What Is Sea Glass And Can You Keep It If You Find It?
It may feel like we’re always telling you what not to do don’t stack rocks while out hiking; leave that sand dollar alone but, just this once, here’s something you can do: hold onto shards of sea glass if you stumble across them on the beach.
In fact, when it comes to sea glass, taking it away is actually encouraged as it helps to clean up beaches. The colored fragments may look pretty but they’re technically litter, which means you’re free to take as much as you can carry.
What is sea glass?
Sea glass begins life as discarded trash: it’s mostly made up of glass bottles, tableware, or other glass waste that finds its way into the ocean and then gets tossed around, broken, and tumbled smooth by the waves and currents.
This process takes decades, sometimes even hundreds of years, and results in small pieces of colorful glass, with smooth edges and a frosted appearance.
Where does sea glass come from?
When we throw glass away, it can end up in landfill if not recycled. Here, exposed to the elements, it can make its way into nearby waterways, alongside other trash.
On its journey to the sea, it bumps into rocks and other objects and breaks up into smaller pieces. Once there, wave action sees the glass rub up against the abrasive, sandy seafloor, which causes its edges to become smooth and gives it its distinctive, pitted look.
However, since the proliferation of single-use plastics began in the 1970s, glass has become a less popular choice. And now, with us all being encouraged to recycle the glass we do use, there is less scope for it to end up in our oceans, and therefore of it becoming sea glass, as Lori Weeden, a Teaching Professor of Environmental Earth and Atmospheric Sciences, explains in a piece for The Conversation.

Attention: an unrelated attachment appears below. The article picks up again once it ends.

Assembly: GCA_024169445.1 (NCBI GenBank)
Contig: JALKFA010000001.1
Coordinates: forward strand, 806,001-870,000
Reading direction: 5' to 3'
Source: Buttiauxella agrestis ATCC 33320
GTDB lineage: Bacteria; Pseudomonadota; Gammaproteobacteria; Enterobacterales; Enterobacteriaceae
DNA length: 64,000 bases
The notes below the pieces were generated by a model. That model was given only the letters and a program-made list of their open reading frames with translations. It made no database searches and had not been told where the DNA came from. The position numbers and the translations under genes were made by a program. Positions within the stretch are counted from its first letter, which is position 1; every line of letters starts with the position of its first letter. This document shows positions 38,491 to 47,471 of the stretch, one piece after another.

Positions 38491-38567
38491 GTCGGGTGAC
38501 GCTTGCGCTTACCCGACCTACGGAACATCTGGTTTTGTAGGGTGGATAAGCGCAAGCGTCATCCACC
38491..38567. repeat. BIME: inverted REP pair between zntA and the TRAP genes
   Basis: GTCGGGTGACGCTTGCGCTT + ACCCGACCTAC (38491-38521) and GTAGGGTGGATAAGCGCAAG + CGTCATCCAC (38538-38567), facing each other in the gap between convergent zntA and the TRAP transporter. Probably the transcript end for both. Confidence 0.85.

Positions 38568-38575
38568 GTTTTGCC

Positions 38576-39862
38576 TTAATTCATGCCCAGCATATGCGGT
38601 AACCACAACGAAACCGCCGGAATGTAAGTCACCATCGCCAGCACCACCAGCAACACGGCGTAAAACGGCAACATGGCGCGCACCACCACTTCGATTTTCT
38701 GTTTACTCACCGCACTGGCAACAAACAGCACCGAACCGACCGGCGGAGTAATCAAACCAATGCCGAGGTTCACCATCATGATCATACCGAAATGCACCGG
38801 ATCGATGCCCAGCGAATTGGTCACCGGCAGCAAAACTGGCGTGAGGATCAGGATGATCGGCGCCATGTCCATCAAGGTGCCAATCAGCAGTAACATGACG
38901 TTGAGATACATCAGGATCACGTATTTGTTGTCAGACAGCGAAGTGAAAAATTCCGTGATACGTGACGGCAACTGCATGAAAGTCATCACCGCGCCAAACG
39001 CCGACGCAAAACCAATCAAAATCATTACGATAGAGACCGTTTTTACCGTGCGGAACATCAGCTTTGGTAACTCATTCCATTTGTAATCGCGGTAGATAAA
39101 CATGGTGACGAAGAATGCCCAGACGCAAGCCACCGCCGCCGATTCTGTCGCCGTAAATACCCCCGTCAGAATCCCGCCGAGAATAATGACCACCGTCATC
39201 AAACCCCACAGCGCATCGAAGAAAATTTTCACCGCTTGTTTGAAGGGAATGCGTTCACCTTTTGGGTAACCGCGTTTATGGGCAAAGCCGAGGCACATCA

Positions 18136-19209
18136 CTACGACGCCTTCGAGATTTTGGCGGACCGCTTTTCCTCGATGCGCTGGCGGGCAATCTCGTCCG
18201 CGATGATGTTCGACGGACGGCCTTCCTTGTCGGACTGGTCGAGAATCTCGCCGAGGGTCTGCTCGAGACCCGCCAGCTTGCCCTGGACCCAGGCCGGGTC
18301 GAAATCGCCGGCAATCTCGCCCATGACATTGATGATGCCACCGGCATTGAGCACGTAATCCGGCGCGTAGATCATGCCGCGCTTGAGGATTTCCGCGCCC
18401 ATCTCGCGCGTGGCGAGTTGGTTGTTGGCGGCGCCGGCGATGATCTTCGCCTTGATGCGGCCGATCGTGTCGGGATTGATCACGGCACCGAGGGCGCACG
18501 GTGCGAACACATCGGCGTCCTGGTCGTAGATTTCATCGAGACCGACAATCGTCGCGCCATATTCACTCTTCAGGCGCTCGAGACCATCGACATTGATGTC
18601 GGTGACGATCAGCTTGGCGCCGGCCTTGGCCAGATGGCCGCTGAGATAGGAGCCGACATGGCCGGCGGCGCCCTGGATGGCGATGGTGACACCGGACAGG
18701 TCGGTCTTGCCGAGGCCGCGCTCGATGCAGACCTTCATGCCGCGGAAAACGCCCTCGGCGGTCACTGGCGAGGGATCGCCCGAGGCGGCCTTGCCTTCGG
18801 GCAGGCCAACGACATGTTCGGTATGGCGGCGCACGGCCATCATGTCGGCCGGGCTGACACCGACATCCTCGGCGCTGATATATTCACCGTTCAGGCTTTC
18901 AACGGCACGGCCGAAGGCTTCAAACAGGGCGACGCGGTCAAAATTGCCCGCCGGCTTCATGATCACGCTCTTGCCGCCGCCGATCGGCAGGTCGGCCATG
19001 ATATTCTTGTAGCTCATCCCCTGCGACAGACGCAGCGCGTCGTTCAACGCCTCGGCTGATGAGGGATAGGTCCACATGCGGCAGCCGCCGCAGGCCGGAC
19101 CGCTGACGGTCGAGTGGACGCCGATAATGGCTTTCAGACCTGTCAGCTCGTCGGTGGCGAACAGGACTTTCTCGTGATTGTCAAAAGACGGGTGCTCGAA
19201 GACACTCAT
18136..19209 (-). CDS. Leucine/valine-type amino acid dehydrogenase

“With the explosion of single-use plastics as an alternative to glass bottles, sea glass may soon become harder to find, with less glass and more plastic in the supply chain,” Weedon writes. “As sea glass becomes harder to find, some retailers are creating their own artificial sea glass using rock tumblers and chemicals.”
How to tell the difference between real and artificial sea glass
To mimic the processes that happen in the ocean to create genuine sea glass, broken glass can be tumbled in a machine, sand blasted, or immersed in acid-etching chemicals. The result looks a lot like the real thing – but there are some telltale differences.
According to the International Sea Glass Association, genuine sea glass often retains lettering, images, and distinguishing features (like handles or bottle necks) that tend to be absent when made artificially. The real deal also feature a more frosted surface, with “C” shaped patterns and imperfections such as cracks and crevices. You may also find a few grains of sand still clinging to it.
Artificial sea glass, on the other hand, is usually more uniform in shape and texture, and may come in more unusual colors and chunkier shapes.
Is it illegal to take sea glass off beaches?
No, it is not illegal to collect sea glass should you find it. It goes against the “leave only footprints and take only photos” mantra that conservationists normally preach, but as we’ve established, sea glass is trash and so you’d be doing the beach a favor by taking it with you.
“It is litter,” Steve Trewhella, author of The Essential Guide to Beachcombing, told The Guardian in 2018. “Unless the landowner has stipulated that nothing is to be removed from the beach.” But if not, that sea glass treasure is all yours.
If you don’t take it, chances are someone else will, and they might be making a pretty penny from it too. Selling and trading sea glass is a multimillion-dollar industry in the US, with the shards used in jewelry and to make other decorative items.
Whether you choose to sell it, keep it, or turn it into something fancy, know that by taking it with you, you’re doing a little bit to keep our beaches clean.